In that same vein, Chinese authorities have also directly investigated social media companies for facilitating rumor spreading. In 2016, Beijing requested that Baidu delete unverified advertisements, revise its procedures for running paid listings, and provide reimbursements for losses caused by the promotion of fake news. Last year, the country’s national and provincial cyberspace authorities investigated top social networking platforms, including WeChat, Weibo, and Baidu Tieba, and found posts containing “violence, terror, rumors and obscenity.” The companies, in turn, offered apologies, self-criticism, and more self-regulation. This June, the authorities demanded that the internet search engine Sogou delete advertisements of the popular video app Douyin, which allegedly “insulted heroes and martyrs.”

China’s effort—which much exceeds anything feasible (or desirable) in a democratic country—is hard to call a success. Regulation did not stop rumors, and fake stories continue to permeate the web. According to the latest report published by Tencent, last year alone 180,000 public WeChat accounts were penalized for spreading misinformation.

Misinformation spreads not simply because there are technologies to circulate it. Rather, in China, a deep sense of societal insecurity, the increasing politicization and commercialization of information, and a craving for self-expression propel it.

First, although some rumors in China concern high-level politicians, most fake stories and gossip are more focused on the hot social issues of the day, such as food, medical, and environmental safety. China Daily reports that 75 percent of total fake stories are reports of this kind, in what it calls the “social field.”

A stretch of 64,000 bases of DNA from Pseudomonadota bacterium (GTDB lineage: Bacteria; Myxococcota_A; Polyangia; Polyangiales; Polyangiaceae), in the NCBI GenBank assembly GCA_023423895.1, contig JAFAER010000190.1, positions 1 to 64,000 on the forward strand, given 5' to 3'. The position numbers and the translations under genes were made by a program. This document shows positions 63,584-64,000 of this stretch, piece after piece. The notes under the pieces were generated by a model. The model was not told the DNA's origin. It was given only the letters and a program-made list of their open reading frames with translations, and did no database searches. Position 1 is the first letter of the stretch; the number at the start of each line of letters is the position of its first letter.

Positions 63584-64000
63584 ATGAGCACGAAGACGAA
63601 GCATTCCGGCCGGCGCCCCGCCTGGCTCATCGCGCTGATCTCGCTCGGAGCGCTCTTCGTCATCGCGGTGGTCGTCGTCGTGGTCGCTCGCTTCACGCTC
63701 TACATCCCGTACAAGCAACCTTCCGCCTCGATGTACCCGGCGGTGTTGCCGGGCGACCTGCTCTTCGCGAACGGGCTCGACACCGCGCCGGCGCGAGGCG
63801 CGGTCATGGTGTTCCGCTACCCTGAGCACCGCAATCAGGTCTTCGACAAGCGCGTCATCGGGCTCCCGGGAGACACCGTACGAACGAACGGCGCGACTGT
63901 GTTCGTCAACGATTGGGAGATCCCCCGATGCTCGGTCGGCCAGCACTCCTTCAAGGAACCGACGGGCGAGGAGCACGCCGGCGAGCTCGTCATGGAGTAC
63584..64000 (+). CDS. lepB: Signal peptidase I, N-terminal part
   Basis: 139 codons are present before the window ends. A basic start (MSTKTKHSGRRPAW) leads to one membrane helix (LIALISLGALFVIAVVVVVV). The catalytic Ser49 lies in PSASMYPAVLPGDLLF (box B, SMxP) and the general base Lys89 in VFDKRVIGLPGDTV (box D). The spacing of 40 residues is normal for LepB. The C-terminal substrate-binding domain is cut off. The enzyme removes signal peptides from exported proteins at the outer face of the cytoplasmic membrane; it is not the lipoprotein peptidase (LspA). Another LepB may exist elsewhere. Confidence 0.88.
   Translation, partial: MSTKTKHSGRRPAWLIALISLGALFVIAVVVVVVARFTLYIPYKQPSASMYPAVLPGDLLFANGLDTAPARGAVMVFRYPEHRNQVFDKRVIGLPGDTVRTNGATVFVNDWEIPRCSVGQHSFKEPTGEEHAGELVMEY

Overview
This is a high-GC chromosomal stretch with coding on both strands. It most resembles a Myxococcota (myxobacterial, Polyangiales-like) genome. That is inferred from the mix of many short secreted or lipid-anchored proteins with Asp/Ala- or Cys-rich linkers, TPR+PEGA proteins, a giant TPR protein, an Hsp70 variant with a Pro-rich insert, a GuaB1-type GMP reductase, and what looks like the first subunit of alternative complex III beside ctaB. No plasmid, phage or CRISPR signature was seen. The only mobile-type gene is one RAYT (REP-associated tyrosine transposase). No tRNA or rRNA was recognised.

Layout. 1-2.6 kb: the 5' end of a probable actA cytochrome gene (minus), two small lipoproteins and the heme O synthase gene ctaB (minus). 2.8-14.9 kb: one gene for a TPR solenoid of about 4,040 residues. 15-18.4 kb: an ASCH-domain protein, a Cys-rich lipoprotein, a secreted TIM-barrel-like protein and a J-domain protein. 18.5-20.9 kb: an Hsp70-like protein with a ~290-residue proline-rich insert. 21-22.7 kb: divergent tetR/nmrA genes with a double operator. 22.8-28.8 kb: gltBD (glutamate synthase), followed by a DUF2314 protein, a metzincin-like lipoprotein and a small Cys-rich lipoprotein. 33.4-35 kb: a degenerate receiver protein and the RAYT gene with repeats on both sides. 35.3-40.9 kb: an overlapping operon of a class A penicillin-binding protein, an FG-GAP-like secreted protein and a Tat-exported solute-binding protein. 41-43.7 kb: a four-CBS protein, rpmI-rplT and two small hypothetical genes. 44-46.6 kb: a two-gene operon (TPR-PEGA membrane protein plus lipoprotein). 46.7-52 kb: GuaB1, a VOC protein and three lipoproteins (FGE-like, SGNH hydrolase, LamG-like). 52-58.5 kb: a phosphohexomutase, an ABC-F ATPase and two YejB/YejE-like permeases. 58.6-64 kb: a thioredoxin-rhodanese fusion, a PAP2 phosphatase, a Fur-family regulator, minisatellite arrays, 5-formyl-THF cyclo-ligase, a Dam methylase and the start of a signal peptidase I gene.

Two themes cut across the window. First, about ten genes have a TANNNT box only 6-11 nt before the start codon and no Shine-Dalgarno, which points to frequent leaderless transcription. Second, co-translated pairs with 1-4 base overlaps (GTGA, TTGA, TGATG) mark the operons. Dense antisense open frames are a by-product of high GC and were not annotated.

Last year, for instance, saw a big (and fake) scandal about plastic found in seaweed. Despite the authorities quickly dismissing the rumor, sales in seaweed plunged, hurting many innocent businesses. The multibillion-dollar crawfish industry has also continuously suffered from rumors. Social media users have speculated about everything from whether crawfish are actually worms that feed on trash to them having been introduced and genetically modified by Japanese armies to dispose of dead Chinese bodies.

Air pollution is yet another target of fake news. Long-lasting smog that has enveloped northern China since 2013—shutting down schools, flights, and construction projects—triggered a wave of wild guesses about its origins. One particularly popular rumor was that it came from the burning of uranium-bearing coal recently discovered in Inner Mongolia. Other influential rumors in recent years concern the quality of underground water, the safety of lithium batteries, and linkages between mobile phones and cancer.

The fact that discussions of buzzy social issues are most prone to being taken over by fabrication reflects what Chinese citizens describe as a need for a “sense of security” (anquan gan) when it comes to meeting basic daily needs, such as safe food and clean air. This sentiment propels many middle-class Chinese to opt to migrate or purchase property for their children in the West. But in the most immediate term, it pulls many into the social media echo chambers that only intensify the sense of insecurity and uncertainty through exaggeration and myth.

The simultaneous politicization and commercialization of information also creates the conditions for fake news. The party-state’s intensified use of propaganda since Xi took office has tainted most media in the eyes of the public. In particular, the party-led campaigns against rumors have been seen as attempts to take out potential critics and enemies. When the government labels something a rumor, that information comes to be seen not as fake but as something the government doesn’t want the public to know.